I have a input 3D volume data (binary 0/1) . I know “surface module maker” works pretty well for me in 3D slicer. Now I am trying to build an API. The input is the numpy 3D array (0/1) and output is the surface module VTK file. Could someone advise how to achieve this or kindly share an example?
Thanks a lot
I would recommend to use Segmentation module for converting binary labelmaps to 3D models (meshes). You can find full working examples in the script repository.
You can access and modify a segmentation as a numpy array as shown here. You can also create a labelmap volume node from a numpy array and then import that into a segmentation.
Thanks for your reply. It seems I have to go to Python console in Slicer for using segmentation module. Is there a way that I can achieve this outside 3D slicer (no 3d slicer installed) or call slicer library?
You can install Slicer, or just unpack a Slicer application package somewhere, or use one of the Slicer docker images and run those Python commands in Slicer’s Python environment as shown here.
If you work in Jupyter notebooks then you can use Slicer’s Jupyter kernel.
You can also pip-install all Python packages into Slicer and run all your Python code from there.
Thanks for all your advice. I tried pyvisa and It seems it is able to achieve this by using smooth(). However, the visualization in pyvista looks much worse than in 3D slicer, both lighting and surface. Could you please advise if any idea?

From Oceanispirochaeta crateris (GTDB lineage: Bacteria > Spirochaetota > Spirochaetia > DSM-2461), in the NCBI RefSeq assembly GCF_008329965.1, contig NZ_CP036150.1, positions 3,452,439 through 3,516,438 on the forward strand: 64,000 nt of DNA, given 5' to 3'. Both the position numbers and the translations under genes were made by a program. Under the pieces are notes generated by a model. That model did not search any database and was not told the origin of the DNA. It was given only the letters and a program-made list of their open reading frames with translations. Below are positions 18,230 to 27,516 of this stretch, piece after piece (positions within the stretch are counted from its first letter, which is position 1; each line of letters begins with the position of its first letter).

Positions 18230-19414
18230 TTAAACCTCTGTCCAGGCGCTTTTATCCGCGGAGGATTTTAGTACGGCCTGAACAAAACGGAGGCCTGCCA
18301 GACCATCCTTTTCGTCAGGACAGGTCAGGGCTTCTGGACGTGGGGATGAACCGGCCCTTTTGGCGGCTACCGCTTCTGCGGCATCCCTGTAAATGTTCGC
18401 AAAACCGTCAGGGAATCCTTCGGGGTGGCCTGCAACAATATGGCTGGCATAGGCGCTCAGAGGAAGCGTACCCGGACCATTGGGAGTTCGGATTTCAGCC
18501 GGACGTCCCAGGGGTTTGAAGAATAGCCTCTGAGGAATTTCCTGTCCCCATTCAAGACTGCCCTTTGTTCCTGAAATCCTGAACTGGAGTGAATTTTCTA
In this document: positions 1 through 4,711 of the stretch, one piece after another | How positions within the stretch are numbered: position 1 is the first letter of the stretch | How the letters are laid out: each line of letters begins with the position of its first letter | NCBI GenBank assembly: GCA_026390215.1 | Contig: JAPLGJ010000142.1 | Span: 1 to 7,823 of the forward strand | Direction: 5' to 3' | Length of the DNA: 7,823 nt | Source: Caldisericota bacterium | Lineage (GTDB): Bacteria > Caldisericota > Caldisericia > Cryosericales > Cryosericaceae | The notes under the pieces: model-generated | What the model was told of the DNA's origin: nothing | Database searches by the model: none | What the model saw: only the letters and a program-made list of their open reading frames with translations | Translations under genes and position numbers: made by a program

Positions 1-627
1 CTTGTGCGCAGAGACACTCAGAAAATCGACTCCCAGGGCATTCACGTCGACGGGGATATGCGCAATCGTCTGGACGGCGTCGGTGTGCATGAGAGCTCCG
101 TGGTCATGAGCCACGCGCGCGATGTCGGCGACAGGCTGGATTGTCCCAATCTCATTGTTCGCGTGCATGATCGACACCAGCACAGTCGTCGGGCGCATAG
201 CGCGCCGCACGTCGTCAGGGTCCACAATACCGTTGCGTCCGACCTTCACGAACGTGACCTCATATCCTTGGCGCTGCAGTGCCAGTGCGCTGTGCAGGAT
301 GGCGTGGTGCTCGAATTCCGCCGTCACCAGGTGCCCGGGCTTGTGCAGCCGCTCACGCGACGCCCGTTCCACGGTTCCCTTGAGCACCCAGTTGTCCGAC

Both Slicer and pyvista uses VTK for mesh operations. Pyvista does not add new features to VTK, it is just a thin wrapper over VTK to provide a more pythonic interface. Slicer adds thousands of higher-level features on top of VTK that are useful for medical image computing.
I don’t know which ones of those thousands of features were actually missing in this case. In the top image it seems that polydata normals are not computed. Computing those would remove the faceted look.
But this is just one small example. If you are building a medical image computing application using low-level generic tools such as VTK then you will spend most of your time reimplementing basic features from scratch that have been all figured out and solved many years ago. Instead, I would recommend to spend time with learning to use a higher-level medical image computing framework (such 3D Slicer or MITK). As you get better, you get familiar with how things work internally, learn how to extend, improve things, etc. You eventually would still learn all the ins and outs of VTK, Slicer, etc. but you would spend time with learning and developing new, relevant things and not waste your time with redeveloping existing features.
That’s great. Thanks very much for the detailed replay and advice!